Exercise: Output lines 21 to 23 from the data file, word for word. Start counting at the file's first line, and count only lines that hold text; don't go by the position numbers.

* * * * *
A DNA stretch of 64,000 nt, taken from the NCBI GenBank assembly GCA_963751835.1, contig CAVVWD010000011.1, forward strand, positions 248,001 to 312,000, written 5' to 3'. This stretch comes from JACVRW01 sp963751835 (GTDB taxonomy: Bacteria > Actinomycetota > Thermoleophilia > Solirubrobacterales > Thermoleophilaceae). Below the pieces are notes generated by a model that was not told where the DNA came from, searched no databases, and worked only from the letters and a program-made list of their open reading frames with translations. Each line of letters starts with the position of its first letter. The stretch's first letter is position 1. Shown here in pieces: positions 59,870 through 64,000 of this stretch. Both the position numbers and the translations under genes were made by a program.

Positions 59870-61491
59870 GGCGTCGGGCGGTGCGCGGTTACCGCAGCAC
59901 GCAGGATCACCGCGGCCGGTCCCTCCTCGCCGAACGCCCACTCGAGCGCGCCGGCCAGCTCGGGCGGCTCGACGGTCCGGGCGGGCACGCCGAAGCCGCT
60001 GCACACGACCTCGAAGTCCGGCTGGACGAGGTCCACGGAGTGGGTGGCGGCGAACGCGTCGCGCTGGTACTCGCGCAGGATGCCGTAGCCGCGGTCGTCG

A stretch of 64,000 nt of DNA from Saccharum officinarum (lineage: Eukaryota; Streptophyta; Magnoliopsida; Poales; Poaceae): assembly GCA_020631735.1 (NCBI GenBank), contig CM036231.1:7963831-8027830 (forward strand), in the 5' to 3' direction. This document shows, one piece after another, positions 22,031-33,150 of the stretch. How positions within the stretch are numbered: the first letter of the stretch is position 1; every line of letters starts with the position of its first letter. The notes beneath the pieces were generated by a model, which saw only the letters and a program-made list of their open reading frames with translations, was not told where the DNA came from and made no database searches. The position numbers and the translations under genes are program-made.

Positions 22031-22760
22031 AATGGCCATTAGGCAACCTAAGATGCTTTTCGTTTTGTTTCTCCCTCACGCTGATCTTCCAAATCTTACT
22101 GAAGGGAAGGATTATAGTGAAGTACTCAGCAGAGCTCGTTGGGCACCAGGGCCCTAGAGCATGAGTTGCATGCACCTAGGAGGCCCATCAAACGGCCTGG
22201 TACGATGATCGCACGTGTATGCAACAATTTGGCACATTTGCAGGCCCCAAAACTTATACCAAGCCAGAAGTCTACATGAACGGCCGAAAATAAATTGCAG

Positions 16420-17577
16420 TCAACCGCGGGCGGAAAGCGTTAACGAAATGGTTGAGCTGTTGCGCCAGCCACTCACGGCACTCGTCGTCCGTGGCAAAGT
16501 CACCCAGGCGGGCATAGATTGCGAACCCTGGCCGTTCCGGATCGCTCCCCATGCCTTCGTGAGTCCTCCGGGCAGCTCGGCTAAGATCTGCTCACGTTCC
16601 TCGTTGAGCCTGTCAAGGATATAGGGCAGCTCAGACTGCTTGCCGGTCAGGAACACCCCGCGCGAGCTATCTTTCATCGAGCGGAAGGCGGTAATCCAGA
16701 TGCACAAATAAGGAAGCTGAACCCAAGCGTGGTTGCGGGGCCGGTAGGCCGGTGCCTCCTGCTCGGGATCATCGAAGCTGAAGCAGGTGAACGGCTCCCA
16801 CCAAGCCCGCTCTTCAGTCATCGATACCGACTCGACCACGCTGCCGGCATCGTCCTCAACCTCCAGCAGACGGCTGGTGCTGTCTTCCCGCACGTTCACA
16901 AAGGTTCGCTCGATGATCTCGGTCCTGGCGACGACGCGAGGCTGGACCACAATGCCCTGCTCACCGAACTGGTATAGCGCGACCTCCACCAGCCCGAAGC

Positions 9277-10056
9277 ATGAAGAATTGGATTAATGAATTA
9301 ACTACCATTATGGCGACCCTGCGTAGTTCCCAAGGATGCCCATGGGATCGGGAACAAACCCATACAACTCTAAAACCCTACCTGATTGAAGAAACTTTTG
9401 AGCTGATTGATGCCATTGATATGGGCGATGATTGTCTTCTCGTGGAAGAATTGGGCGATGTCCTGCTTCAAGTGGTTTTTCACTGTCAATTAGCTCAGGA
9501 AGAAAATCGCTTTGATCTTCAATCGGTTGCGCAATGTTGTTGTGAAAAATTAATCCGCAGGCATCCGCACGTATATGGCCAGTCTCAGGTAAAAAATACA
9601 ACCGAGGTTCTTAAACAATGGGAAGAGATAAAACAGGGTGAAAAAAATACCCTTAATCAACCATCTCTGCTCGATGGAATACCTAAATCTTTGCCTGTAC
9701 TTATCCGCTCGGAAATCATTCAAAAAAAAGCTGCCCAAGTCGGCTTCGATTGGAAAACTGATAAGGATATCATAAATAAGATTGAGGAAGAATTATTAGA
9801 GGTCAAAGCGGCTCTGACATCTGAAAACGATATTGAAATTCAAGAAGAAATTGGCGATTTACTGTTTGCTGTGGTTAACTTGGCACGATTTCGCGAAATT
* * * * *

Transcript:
9401 AGCTGATTGATGCCATTGATATGGGCGATGATTGTCTTCTCGTGGAAGAATTGGGCGATGTCCTGCTTCAAGTGGTTTTTCACTGTCAATTAGCTCAGGA
9501 AGAAAATCGCTTTGATCTTCAATCGGTTGCGCAATGTTGTTGTGAAAAATTAATCCGCAGGCATCCGCACGTATATGGCCAGTCTCAGGTAAAAAATACA
9601 ACCGAGGTTCTTAAACAATGGGAAGAGATAAAACAGGGTGAAAAAAATACCCTTAATCAACCATCTCTGCTCGATGGAATACCTAAATCTTTGCCTGTAC